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Big Slide Mountain
Date(s) of Hike: May 20, 2017 & May 29, 2020
Mountain Specifics: Big Slide Mountain, 4,240 feet (27th Highest Adirondack Peak)
Distance: 7.8 miles
Time: 3 hours, 45 minutes to the summit (7 hours, 10 minutes round trip)
All mileage was calculated using the High Peaks Adirondack Trail Map.
*Much of this recap and photos are from the most recent hike in 2020. I list the date in 2017 to keep my original 46’er order intact.
To get to the trailhead, I took Route 73 West out of Lake Placid until the town of Keene Valley. Just before reaching Keene Valley, you pass Marcy Airfield. Once in town, it was a right turn onto Adirondacks Street and then up the road until you run into the Garden Lot.
For this hike, there are two options depending on your day of hike and arrival time. If it’s midweek, you might be able to get a spot at the Garden Parking lot (first video). If it’s the weekend, you’ll likely have to park at Marcy Airfield (second video) and take the shuttle ($5 each way) to the Garden lot. The Marcy Airfield video is from the hike we did to HaBaSa on a different date. Covid issues may affect the shuttle schedule.
Having been to this trailhead twice in the past few years, I realized that if you didn’t get in early, you might not get a spot. I drove up the night before and got most of the way there, then took a quick three-hour nap at a rest stop in Tupper Lake. When the sun started making an appearance, I got up and made it to the Garden at around 6:15 a.m. and plenty of spots were available.
After some prep and socializing with the ten other hikers in the lot, I was signed in and on trail by 6:30 in the morning. The trail for Big Slide via The Brothers is directly behind the sign-in book. If you were to do a loop and go via Johns Brook, you would continue straight ahead after signing in.
The first 10-15 minutes is moderate terrain in the woods. After that though, there’s some nice elevation as you head up the mountain (see below).
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At the 35-minute mark, at the top of the elevation in the video above, there is a nice lookout ledge that lets you see out to the Great Range.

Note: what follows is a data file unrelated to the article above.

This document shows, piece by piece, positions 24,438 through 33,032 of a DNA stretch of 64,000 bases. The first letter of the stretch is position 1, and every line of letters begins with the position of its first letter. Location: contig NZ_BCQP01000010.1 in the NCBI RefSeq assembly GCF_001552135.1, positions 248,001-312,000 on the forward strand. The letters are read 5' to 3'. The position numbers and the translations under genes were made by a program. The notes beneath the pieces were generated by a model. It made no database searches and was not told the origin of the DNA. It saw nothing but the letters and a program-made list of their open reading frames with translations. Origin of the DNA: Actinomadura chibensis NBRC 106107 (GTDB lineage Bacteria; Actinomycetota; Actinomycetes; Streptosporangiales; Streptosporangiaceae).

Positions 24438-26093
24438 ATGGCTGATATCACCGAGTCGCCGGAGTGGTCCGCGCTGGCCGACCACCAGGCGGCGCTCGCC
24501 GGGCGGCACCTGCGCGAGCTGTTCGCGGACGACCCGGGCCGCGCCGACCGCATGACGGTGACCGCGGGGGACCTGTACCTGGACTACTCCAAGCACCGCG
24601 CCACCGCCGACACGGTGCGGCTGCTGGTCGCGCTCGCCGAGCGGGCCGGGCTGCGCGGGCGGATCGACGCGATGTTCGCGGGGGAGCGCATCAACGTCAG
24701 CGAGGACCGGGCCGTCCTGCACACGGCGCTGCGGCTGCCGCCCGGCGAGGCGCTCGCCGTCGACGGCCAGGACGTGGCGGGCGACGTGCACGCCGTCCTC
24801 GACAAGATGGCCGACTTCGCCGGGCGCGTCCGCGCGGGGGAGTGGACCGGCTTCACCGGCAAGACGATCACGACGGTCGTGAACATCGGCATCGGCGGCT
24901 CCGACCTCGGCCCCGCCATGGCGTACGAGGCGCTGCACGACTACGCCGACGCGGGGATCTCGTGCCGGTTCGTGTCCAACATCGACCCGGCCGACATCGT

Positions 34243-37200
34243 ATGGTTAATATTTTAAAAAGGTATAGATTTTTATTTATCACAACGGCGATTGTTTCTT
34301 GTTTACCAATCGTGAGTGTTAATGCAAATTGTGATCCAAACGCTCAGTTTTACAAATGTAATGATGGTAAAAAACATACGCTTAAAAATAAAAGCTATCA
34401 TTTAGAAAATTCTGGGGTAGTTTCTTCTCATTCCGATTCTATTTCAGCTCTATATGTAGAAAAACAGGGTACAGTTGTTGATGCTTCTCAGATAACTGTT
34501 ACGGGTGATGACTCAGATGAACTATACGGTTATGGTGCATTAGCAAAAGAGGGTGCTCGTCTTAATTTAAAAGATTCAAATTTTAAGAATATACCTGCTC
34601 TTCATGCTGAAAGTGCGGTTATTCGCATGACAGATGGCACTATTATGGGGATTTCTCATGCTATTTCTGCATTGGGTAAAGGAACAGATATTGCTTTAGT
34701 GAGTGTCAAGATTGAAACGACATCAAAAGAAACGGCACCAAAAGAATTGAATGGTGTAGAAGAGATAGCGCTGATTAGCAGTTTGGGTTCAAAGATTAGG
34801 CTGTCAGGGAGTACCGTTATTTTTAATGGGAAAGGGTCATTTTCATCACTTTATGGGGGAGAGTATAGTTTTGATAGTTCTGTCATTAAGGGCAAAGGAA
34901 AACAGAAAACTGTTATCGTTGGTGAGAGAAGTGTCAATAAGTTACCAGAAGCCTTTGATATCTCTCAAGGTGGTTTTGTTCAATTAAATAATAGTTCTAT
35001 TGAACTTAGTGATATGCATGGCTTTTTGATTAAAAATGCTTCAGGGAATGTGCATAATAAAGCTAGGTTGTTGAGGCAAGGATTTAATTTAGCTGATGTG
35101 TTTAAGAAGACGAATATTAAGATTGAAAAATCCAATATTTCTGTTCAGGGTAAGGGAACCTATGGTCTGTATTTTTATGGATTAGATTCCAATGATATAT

At the hour mark, and only about a mile in, I arrived at a second very nice lookout point.
It was another 17 minutes of moderate terrain until I finally came to the open shelf of the first brother, with a view of the second. According to reports, this point is about 1.5 miles into the hike. One thing you will realize after finishing one of the brothers, immediately after, you lose some elevation.
It’s only a quarter mile between the first and second brothers, so it goes pretty quickly. Plus, if you enjoy a good scramble, when you see the terrain, you get pretty excited. It wasn’t too technical on the climb, but you’ll still want to be careful in this section.
Another 45-50 minutes of hiking in the woods after the second brother, and you eventually come to the lookout at the third brother, which is slated at 2.5 miles into the hike. I arrived here at around 8:50 a.m., about 2 hours and 20 minutes into the hike.
About ten minutes after the third brother, the ice really started picking up (see below) and I took a second to slip on my microspikes. I use Unigear spikes and they were great. I was able to walk right down the middle of the trail the whole way and recommend having them to prevent erosion if you’re out during May like I often am.
The next 55 minutes wasn’t very steep, but it was constant ice as I headed up the 1.1 mile section. The trail is very easy to follow though.
At 9:45 a.m., I came to some signage. The first time I hiked Big Slide, I missed this sign on the way down and ended up going down to Johns Brook via a red trail. I made a note to be sure and go back the same way this time. It ends up saving about 50 minutes to backtrack versus doing it as a loop as the loop is 9.2 miles versus 7.8 as an in and out.
So I took the trail to the right and the elevation picks up before you eventually come to a pair of fun ladders. They’re even more fun with spikes on as you have to really take bigger steps to avoid tripping yourself.
After the ladders, you get a really fun look at the slide on Big Slide. I have some issues with heights and with all the ice, I decided to get a limited view of the length of it. The trail faked me out and looked like it was clearing up a bit, so I ditched my spikes and poles for the last little bit, before realizing there was still some more ice just before the summit. Rookie move.
At 10:14 a.m., I reached the summit and had it all to myself for the first ten minutes or so. I was eventually joined by a pair of hikers who were just beginning their 46’er journey and this was their fourth high peak. For me, it was my 49th, but third on the second round.
On my last hike, we encountered a cool pair of hikers (Dave and Paula) who liked to stage jumping photos. We joined in and I liked the look, so in their honor, I continued the tradition.
I left the summit at 10:45 a.m. and started down. I put the spikes back when I got back to them and they made the descent a breeze. The ice lasted for about an hour and a half and then I was able to remove the spikes and hike in normal shoes. I also decided to unzip the knee-down portion of my hiking pants since the temperature had risen to above eighty on the descent and I was approaching the exposed areas of the hike and wanted to stay cool.
Is It on Your List?
At 12:30 p.m., I had arrived at the final brother and by 1:40 p.m., I was back at the sign-in book. I made a small stop at a little stream crossing about ten minutes from the parking lot to wash off some bug spray and salt since I was now pretty sweaty.
All-in-all, a very nice hike. Clear skies, some nice people, and I finally got to actually park at the Garden. Thanks for reading, and best of luck if you choose this hike!